Didn’t you ever think of a place you would love to go to. Well there’s lot of places in the world, but in my opinion I have always wanted to go to Mexico because that’s were my family was born in. But unfortunately, I was born in the United States, but I still consider myself “Mexican”. If I were to go to Mexico I would chose to go to the capital city because it is so beautiful. If you want to learn more about Mexico just keep on reading.
LIFE IN THE CITIES
Throughout the 20th century, Mexico’s cities experienced rapid population growth. The most noticeable example was the nation’s capital, Mexico City, which witnessed nothing less than spectacular growth. In 1950, the city had about 3 million inhabitants; by 2000, that number had risen to 18 million. In 2006, Mexico City supported a population of more than 22 million, making it one of the most populous urban areas in the world. The types of housing in Mexico’s cities generally reflect the incomes of families that dwell in them. Teens from moderate or low income families live in modest apartments or townhouses having a few small rooms. In these dwellings, siblings often share bedrooms. In contrast, wealthier families can afford larger apartments with more rooms.
FOOD & DRINKS
Among the many items produced in Mexico’s rural regions, the most plentiful and important are various kinds of food and drink. With the exception of a few products imported from other nations, almost everything that Mexicans eat and drink is grown or made in the country. And they have become used to certain kinds of distinctive foods for their breakfasts, lunches, and dinners. For breakfast, for example, many Mexicans, especially those who must leave for work early in the morning, are used to eating light. They typically have a cup or two of home-brewed coffee and a spiced tortilla or chunk of sweet bread. Alternatives for light eaters include orange juice with a slice of cantaloupe or one or two eggs. Those who prefer a larger breakfast often sit down to a meal of sweet breads, tortillas, green and red salsas, fried eggs.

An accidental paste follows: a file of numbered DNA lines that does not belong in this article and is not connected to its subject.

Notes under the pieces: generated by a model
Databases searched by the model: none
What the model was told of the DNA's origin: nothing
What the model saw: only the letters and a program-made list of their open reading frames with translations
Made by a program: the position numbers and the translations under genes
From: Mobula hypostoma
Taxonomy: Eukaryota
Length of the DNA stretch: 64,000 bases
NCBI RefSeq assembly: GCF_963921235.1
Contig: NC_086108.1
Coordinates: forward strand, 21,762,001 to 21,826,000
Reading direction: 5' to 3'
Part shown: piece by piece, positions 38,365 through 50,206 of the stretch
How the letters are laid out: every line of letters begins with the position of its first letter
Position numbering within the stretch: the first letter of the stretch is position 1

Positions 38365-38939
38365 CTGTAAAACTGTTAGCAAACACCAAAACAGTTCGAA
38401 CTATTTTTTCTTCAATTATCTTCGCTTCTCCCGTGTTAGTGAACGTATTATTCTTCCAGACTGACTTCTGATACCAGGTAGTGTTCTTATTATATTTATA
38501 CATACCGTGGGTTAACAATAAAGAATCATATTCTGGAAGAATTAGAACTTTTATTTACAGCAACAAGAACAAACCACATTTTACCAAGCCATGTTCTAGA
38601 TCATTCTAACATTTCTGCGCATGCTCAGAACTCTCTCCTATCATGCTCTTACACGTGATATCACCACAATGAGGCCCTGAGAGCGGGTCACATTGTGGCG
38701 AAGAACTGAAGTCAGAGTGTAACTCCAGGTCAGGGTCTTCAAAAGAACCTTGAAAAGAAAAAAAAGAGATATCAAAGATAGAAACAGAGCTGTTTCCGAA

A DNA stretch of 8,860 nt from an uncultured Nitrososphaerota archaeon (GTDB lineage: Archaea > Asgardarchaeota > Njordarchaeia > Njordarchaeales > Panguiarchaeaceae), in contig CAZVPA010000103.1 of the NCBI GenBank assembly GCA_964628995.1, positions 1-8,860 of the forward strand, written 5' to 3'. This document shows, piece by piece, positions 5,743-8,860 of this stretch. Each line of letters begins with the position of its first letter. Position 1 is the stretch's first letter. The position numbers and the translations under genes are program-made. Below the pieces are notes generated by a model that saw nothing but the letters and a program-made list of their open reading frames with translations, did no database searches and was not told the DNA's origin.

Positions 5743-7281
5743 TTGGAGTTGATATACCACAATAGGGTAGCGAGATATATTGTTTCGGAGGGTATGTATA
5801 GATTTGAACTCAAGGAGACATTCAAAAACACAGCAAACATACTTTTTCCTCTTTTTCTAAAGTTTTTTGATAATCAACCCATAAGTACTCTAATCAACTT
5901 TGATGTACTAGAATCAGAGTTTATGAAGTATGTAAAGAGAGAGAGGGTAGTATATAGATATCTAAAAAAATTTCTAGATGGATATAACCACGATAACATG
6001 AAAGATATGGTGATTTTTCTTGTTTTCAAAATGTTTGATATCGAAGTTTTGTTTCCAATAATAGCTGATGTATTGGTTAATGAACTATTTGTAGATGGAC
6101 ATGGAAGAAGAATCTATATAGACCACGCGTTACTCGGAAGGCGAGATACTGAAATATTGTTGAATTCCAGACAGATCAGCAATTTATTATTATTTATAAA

Mexico is a country having no official religion however; the most common religion is being a Roman Catholic. Many people believe in Virgin Mary, the country’s patron saint. Mary appeared to a man named Juan Diego on December 9, 1531 and spoke these words to him: “I am the mother of all of you who dwell in this land.” In the centuries, Mexicans look to the Virgin Mary for strength and protection. Some religious celebrations include Christmas, and Day of the Virgin of Guadalupe. Each holiday features numerous traditional and popular customs. On December 24, for example, Mexicans celebrate the birth of Jesus Christ. Another celebration is a posada, which is another part of Mexico’s Christmas traditions. Posadas are staged re-enactments of the biblical story about Joseph and Mary looking for a place to spend the night in Bethlehem before the birth of their son Jesus. Now that you known a little about mexico, like the life in the cities, the food and drinks, and religion I’m going on a marvolous trip called Mexico .